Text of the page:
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IU economic experts respond to Rep. Hollingsworth's calls to end social distancing


Rep. Trey Hollingsworth, R-9th District, speaks Feb. 18, 2019, in Alumni Hall. Hollingsworth said he supports ending social distancing to stimulate the faltering economy, even though it will cause deaths. IDS file photo and Alex Deryn

In addition to the fears surrounding the global pandemic, Americans face an economy that continues to decline. 

In an interview Tuesday with Indianapolis radio station WIBC-FM, Rep. Trey Hollingsworth, R-9th District, said he supports ending social distancing to stimulate the faltering economy, even though it will cause deaths.

"It is always the American government's position to say,” Hollingsworth said in the interview. “In the choice between the loss of our way of life as Americans and the loss of life, of American lives, we have to always choose the latter."

Hollingsworth said he is advocating for Americans to return to work, school and places of worship.

His comments were made against the backdrop of a deepening economic recession. Due to stay-at-home orders and the loss of their jobs, Americans are contributing less to the economy. 

IU experts remained neutral on Hollingsworth's comments, but said opening businesses at this time is not the only solution and contributed their perspective on the economy.

Philip Powell, Kelley School of Business business economics professor, said households are spending 25% to 30% less money on average. Overall economic activity has decreased between 30% and 40%. 

Unemployment is at levels that haven’t been seen since the Great Depression, Powell said. About 22 million people in the country have lost their jobs.

Ryan Brewer, a professor of finance at Indiana University-Columbus, said unemployment insurance claims went up 9,400% between March 14 and March 21 in southeastern Indiana. The claims then went up again by 19,000% the next week.

“These numbers seem like science fiction,” Brewer said.

Brewer said there are two extreme ideas about how to deal with the economy under COVID-19.

The first is to continue to socially isolate until a vaccine is discovered. He said this option will result in a deep economic crisis involving disrupted food supply chains, which would cause an increase in deaths.

“The other extreme is to go back to work right now and forget about it,” Brewer said “In which case we would have a lot of unnecessary deaths.”

This recession is different than those in the past because it is not caused by economic failure, but rather by a self-imposed limit of economic activity in order to combat the spread of the coronavirus.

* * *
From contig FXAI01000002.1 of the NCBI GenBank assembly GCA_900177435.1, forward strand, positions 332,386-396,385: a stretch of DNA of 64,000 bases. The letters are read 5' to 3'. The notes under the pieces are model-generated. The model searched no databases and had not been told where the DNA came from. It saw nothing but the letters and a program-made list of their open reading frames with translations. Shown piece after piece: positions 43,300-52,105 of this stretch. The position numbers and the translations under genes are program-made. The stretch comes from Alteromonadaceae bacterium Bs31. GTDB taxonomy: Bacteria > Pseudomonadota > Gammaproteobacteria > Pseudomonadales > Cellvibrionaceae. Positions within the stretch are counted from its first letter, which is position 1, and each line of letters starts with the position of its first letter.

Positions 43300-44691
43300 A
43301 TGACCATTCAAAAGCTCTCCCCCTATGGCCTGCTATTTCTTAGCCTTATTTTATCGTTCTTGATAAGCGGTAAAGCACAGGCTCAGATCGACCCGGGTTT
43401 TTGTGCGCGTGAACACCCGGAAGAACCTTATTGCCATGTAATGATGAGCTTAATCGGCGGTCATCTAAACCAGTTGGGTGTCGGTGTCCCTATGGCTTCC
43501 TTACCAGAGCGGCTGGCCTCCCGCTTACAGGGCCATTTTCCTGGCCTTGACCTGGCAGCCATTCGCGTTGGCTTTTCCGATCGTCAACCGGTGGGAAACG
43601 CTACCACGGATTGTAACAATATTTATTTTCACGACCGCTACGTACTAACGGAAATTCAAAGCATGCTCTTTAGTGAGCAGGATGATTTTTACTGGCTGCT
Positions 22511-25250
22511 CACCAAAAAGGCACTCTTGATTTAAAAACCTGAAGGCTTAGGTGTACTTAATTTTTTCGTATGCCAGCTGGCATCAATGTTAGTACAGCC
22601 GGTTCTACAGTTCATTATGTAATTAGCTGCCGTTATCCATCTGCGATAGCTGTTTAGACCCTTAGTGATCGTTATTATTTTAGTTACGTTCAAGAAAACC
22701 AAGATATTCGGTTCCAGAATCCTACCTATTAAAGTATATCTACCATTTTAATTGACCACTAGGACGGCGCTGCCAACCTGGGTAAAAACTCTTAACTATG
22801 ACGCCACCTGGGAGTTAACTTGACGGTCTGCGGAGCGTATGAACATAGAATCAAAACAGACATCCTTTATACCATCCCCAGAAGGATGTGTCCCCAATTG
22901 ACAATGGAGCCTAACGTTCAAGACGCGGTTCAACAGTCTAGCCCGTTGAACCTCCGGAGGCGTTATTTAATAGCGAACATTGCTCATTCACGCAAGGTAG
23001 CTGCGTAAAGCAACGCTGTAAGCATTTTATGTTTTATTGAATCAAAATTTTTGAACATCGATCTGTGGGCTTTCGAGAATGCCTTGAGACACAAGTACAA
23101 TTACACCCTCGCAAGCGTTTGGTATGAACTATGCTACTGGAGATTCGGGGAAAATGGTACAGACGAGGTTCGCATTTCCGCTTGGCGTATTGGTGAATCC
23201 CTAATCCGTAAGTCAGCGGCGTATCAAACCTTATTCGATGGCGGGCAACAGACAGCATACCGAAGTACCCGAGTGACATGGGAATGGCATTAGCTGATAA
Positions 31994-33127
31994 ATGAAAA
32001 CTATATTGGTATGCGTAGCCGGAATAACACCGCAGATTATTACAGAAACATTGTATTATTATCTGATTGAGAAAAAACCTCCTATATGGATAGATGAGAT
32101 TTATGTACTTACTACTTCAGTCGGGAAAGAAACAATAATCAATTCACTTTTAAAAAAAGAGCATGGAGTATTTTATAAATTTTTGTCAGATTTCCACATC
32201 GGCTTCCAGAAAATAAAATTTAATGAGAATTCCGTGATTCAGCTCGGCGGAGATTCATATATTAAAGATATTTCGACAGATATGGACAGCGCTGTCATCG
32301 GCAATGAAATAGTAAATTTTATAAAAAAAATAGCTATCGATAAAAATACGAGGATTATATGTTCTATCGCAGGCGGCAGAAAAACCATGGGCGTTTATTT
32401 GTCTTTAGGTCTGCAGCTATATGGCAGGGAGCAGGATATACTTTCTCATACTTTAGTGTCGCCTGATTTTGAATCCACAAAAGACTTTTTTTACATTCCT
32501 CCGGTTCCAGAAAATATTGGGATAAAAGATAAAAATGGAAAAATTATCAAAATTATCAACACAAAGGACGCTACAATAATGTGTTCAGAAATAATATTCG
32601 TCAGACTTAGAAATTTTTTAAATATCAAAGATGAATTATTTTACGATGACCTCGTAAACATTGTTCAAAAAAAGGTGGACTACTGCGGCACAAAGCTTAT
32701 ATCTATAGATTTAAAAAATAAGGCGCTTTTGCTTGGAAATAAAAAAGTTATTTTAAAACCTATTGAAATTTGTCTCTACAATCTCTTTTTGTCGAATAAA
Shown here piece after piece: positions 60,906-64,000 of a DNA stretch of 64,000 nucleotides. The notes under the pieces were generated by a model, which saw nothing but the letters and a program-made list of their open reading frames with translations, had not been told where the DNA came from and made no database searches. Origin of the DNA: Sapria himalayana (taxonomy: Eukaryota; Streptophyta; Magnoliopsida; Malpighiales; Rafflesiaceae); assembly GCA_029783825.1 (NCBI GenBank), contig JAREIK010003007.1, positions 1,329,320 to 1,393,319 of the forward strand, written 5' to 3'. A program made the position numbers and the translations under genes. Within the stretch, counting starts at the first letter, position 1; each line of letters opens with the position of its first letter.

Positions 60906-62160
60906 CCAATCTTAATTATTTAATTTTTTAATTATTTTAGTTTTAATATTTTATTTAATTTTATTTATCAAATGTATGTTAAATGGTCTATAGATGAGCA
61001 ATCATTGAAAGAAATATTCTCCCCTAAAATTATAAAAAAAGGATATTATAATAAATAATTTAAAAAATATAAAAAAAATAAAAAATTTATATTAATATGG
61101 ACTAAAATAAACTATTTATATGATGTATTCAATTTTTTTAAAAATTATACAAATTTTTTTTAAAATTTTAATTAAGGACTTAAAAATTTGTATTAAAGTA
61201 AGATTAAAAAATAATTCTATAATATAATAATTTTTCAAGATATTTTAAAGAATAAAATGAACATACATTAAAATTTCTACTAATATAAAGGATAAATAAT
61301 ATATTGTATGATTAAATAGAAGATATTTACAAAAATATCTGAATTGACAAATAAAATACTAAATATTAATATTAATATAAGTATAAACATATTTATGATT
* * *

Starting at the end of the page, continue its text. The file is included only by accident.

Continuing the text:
“Before COVID-19, the economy was fundamentally strong,” Powell said. "That means that if the public health crisis subsides, then the economy can get back to the strength that it had.”

Powell said the public health elements of the situation require patience. He estimates the economic recovery time will be between 12 to 18 months, a short time compared to the way the economy typically functions, but still a long time for someone without a job.

“Once you do lift the social controls, then you allow the process for economic rehabilitation,” Powell said. “But the longer we stay on lockdown, the longer before the economy can start to heal.” 

Opening nonessential businesses right now to help the economy recover would lead to more deaths from the coronavirus. Hollingsworth's decision would require ethical trade-offs, Powell said.

Andrew Butters, professor of business economics and public policy at Kelley, said ending the stay-at-home order will not fix the economy. Even if the government lifts the social controls on businesses, that does not mean consumers will feel safe enough to participate.

“What’s ultimately going to be the final judge as to when we start having a robust recovery is when the customers return,” Butters said.

Butters said fear and uncertainty are a detriment to the economy. These sentiments could become worse if lifting the stay-at-home order causes an increase in deaths.

The high unemployment levels also mean many Americans have experienced a significant decrease or loss of income. This means they couldn’t participate in the economy in the same ways they did before the pandemic, even if businesses opened, Butters said.

Brewer said the solution needs to compromise between these two concepts and would end social distancing in phases. Lifting stay-at-home orders will have to look different for parts of the country with different population densities.

A more drastic economic situation is possible if no action is taken, but Brewer said he doesn’t think the country will reach that state in the near future. The longer the economy remains closed, the more dangerous the situation becomes, he said.

“We do have time, but we have to use it wisely,” Brewer said. “We have to have people developing solutions for this and we have to come together with a compromise solution to get back into the economy quicker rather than later.”

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